Network-based drug repositioning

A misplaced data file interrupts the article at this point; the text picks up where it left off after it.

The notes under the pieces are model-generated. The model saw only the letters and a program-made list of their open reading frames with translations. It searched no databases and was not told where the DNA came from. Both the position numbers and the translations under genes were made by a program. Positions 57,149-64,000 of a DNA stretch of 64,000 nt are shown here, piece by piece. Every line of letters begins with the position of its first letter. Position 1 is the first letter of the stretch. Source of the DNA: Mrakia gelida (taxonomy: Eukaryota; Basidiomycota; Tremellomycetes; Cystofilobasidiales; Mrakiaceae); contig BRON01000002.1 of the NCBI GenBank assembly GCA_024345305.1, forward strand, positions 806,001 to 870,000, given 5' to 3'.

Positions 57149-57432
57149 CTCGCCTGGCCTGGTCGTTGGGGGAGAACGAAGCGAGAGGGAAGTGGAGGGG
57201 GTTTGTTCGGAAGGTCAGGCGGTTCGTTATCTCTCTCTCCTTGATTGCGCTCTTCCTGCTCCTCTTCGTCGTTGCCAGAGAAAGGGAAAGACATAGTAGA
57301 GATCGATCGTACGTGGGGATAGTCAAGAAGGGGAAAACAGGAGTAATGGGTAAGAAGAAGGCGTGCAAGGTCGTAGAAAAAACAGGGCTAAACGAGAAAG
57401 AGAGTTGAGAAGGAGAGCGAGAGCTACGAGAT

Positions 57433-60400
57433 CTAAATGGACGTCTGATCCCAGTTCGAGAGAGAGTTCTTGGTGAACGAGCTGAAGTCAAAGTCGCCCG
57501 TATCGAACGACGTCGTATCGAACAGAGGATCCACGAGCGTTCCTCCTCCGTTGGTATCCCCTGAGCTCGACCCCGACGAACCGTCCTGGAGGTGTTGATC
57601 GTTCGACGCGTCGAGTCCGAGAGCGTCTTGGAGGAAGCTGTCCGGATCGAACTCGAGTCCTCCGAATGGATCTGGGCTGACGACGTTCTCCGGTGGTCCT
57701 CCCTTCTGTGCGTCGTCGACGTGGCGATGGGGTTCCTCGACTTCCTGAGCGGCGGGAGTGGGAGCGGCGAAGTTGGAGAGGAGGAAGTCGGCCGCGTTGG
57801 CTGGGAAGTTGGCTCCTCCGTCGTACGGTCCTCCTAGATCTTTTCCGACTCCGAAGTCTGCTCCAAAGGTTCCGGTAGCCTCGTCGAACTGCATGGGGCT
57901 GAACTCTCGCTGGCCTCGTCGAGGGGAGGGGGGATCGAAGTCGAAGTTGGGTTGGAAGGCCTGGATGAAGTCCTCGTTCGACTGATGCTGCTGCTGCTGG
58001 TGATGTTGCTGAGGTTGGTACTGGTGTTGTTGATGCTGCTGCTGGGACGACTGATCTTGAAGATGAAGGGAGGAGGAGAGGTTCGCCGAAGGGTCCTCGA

Network-based computational biology, with the emphasis on biomolecular interactions and omics-data integration, has had success in drug development and created new directions such as drug repositioning and drug combination. Drug repositioning, i.e., revealing a drug's new roles, is increasingly attracting much attention from the pharmaceutical community to tackle the problems of high failure rate and long-term development in drug discovery. While drug combination or drug cocktails, i.e., combining multiple drugs against diseases, mainly aims to alleviate the problems of the recurrent emergence of drug resistance and also reveal their synergistic effects. In this paper, we unify the two topics to reveal new roles of drug interactions from a network perspective by treating drug combination as another form of drug repositioning. In particular, first, we emphasize that rationally repositioning drugs in the large scale is driven by the accumulation of various high-throughput genome-wide data. These data can be utilized to capture the interplay among targets and biological molecules, uncover the resulting network structures, and further bridge molecular profiles and phenotypes. This motivates many network-based computational methods on these topics. Second, we organize these existing methods into two categories, i.e., single drug repositioning and drug combination, and further depict their main features by three data sources. Finally, we discuss the merits and shortcomings of these methods and pinpoint some future topics in this promising field.